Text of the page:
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Pound steadies ahead of another important week in the Brexit saga

By Alex Edwards

The pound steadied on Friday, with less negative Brexit related headlines circling. And, although it was the worst performing major currency last week it’s showing some early signs of fight back this morning as investors seemingly brush aside the pessimistic weekend newspaper headlines, including one such headline from The Sun that there are currently 42 conservative MP letters to push for a vote of no-confidence in the PM, with 6 more letters required to trigger any vote.

Over the weekend it also transpired that five cabinet members emerged as the ‘Gang of Five’, whom have publicly thrown their support behind the PM, being Andrea Leadsom, Michael Gove, Liam Fox, Penny Mordaunt and Chris Grayling, albeit some are pushing May to change her Brexit plan.

The PM is due to give a speech to the CBI business lobby group’s annual conference today, and so there will obviously be a lot of focus on this. In terms of data this week, investors will have a keen ear on the Inflation Report Hearings.

The greenback weakened across the board on Friday with the US Dollar Index (DXY) falling by 0.7% to 96.43. US Federal Reserve Vice-Chair Richard Clarida commented in a CNBC interview on Friday that the U.S economy was in good shape although parts of the world’s economy are slowing and the central bank’s benchmark short-term rate is getting close to a “neutral” level. Adding to the dovish narrative was a WSJ interview with Fed President Harker who mentioned “at this point, I’m not convinced a December rate move is the right move…but I need to watch the data over the next few weeks” sending the USD another notch lower.

The US-China trade war also turned a corner over the weekend, with the outlook on a reconciliation turning a little more positive. President Trump noted that China had responded to his demands but had omitted four or five big issues and wasn’t quite acceptable. He indicated that he may not proceed with additional tariffs and hoped to close a deal with President Xi. However, this was all undermined by VP Pence and President Xi trading verbal blows at the ASEAN summit over the weekend, tempering market optimism.

There’s no U.S. data due today. In fact, it’s a pretty quiet week in general for data with Durable Goods being the main event on the calendar.

The euro witnessed some wild swings last week against. After having initially touched fresh yearly lows of 1.1215 vs. the dollar, it bounced strongly and ended the week at 1.1416. The euro received a boost from hopes that Italy’s Prime Minister Giuseppe Conte is willing to work with the European Union over the country’s 2019 budget. Italy’s Deputy Premier also said over the weekend that the country will stay with its reforms planned in the 2019 Budget.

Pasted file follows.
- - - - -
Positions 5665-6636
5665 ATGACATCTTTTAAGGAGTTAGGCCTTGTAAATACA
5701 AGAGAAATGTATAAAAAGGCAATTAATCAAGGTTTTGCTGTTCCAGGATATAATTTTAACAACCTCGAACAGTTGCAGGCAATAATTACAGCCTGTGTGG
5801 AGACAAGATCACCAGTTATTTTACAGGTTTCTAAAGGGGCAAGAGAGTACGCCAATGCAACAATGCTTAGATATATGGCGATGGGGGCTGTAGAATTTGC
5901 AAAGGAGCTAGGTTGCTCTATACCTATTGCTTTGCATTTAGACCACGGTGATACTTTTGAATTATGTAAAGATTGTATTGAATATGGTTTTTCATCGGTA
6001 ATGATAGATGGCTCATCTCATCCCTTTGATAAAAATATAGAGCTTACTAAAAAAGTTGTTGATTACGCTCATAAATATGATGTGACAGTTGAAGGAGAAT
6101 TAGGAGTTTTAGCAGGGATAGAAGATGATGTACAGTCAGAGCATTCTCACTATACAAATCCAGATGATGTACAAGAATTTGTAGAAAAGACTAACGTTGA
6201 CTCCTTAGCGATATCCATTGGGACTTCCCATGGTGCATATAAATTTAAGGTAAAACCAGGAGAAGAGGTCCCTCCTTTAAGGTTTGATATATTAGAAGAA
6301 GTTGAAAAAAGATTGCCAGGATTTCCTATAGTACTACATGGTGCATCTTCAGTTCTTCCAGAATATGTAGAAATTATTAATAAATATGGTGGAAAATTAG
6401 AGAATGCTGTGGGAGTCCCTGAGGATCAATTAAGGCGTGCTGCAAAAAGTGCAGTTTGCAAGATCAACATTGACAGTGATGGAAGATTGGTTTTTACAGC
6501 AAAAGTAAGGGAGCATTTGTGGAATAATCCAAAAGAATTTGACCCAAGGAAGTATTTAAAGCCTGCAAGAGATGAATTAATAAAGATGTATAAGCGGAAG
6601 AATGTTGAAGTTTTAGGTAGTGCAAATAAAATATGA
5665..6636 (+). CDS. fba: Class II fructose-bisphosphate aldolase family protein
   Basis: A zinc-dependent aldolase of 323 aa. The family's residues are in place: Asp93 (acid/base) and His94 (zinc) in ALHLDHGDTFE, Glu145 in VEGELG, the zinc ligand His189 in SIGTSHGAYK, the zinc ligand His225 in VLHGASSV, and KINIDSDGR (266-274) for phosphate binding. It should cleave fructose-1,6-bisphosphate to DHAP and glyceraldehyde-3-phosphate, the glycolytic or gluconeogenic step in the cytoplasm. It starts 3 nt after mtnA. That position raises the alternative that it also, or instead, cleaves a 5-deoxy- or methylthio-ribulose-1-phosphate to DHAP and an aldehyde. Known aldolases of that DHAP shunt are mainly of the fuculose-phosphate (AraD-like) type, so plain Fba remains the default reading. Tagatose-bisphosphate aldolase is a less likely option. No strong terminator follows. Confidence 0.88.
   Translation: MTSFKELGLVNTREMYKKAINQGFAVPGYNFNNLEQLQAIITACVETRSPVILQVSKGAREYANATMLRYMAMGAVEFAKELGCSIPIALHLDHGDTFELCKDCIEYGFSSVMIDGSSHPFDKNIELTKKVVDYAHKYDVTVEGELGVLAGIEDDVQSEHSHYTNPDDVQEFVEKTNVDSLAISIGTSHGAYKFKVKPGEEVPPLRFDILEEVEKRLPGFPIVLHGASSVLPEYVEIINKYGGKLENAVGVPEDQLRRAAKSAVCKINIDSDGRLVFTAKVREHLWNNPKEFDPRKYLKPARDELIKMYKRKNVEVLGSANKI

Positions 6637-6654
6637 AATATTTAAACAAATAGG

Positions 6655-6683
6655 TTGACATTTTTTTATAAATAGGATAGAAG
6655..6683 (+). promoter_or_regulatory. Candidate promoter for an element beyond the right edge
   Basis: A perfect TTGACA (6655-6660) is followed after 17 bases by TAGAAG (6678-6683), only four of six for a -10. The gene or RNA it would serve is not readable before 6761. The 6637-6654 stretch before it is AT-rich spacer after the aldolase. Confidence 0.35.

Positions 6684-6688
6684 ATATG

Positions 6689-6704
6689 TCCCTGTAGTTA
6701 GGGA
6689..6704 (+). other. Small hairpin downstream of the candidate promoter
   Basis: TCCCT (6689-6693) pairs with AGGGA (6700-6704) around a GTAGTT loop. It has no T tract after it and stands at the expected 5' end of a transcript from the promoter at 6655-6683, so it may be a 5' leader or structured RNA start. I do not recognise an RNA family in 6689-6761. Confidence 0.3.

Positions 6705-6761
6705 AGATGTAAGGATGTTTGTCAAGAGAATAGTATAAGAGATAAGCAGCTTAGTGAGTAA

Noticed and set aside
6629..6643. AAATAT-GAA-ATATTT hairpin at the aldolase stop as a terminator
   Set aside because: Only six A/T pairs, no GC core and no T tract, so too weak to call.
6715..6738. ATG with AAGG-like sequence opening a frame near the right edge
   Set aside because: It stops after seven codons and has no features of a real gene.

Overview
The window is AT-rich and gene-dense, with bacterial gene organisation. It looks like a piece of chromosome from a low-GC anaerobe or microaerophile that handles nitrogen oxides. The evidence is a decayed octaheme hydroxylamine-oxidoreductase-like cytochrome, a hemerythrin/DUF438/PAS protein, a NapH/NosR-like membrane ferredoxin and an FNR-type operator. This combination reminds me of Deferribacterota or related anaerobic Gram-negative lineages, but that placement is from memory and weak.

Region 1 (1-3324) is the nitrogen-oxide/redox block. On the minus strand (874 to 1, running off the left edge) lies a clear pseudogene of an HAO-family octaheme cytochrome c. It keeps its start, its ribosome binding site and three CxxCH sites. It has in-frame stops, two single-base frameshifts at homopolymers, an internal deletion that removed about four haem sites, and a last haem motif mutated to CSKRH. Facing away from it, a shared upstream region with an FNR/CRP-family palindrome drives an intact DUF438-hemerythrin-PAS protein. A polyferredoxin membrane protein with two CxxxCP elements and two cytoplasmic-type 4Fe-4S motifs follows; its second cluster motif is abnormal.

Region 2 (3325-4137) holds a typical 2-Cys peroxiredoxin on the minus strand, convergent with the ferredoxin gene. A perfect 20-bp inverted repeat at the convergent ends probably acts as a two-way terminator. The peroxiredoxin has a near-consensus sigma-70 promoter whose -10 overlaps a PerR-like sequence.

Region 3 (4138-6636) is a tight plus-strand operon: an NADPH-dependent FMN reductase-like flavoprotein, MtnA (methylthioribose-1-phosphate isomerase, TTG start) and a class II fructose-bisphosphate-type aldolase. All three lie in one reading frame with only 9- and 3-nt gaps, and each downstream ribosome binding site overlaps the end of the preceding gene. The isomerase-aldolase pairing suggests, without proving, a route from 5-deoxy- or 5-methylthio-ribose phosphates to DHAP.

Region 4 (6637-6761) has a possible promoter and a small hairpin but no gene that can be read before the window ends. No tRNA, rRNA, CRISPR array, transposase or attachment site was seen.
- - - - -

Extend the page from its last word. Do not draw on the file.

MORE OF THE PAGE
On the data front, EU inflation numbers came out without any revisions. The year to year CPI change remained at 2.2 percent, while the core gauge stayed at 1.1 percent. The ECB expects core inflation to rise significantly over the next few quarters, according to Mario Draghi on Friday.

AUD/USD touched 2 ½ months highs on Friday of 0.7338, this on the back of dovish Fed comments. Vice chairman of the Federal Reserve Richard Clarida told CNBC on Friday that interest rates were near neutral, but indicated that a December rate hike is still possible. The news sent the greenback tumbling leading speculators to think that the Fed would pause sooner than expected.

AUD/USD opens at 0.7330 this morning. Market participants will now be looking to the RBA’s Monetary Policy Meeting Minutes tonight. Fed member John Williams is speaking at an event in New York today too, and after what we saw on Friday, we may get some reaction in AUD/USD.

The Canadian dollar was mostly unchanged on Friday, trading within a tight range vs. most majors. On the data release front, monthly manufacturing sales printed better than expected at 0.2% (forecast 0.1%) after a decline of -0.4% in the previous release. The October ADP Canada National Employment Report also showed that the number of those in jobs decreased by 23,000 from September to October.

Looking ahead on the data front and there are no scheduled releases in the first half of the week. All eyes will be on Friday’s monthly retail sales figures for September and the Consumer Price Index (CPI).

It was another strong day for the kiwi on Friday as we saw the local unit close the week a touch under 0.6880, a level we have not seen since June. This came largely as a result of a fall in the value of the US dollar, with the kiwi’s gains against the crosses being rather modest. The AUD also closed the week strongly which constrained the NZD/AUD to trading largely flat around the 0.9380 handle.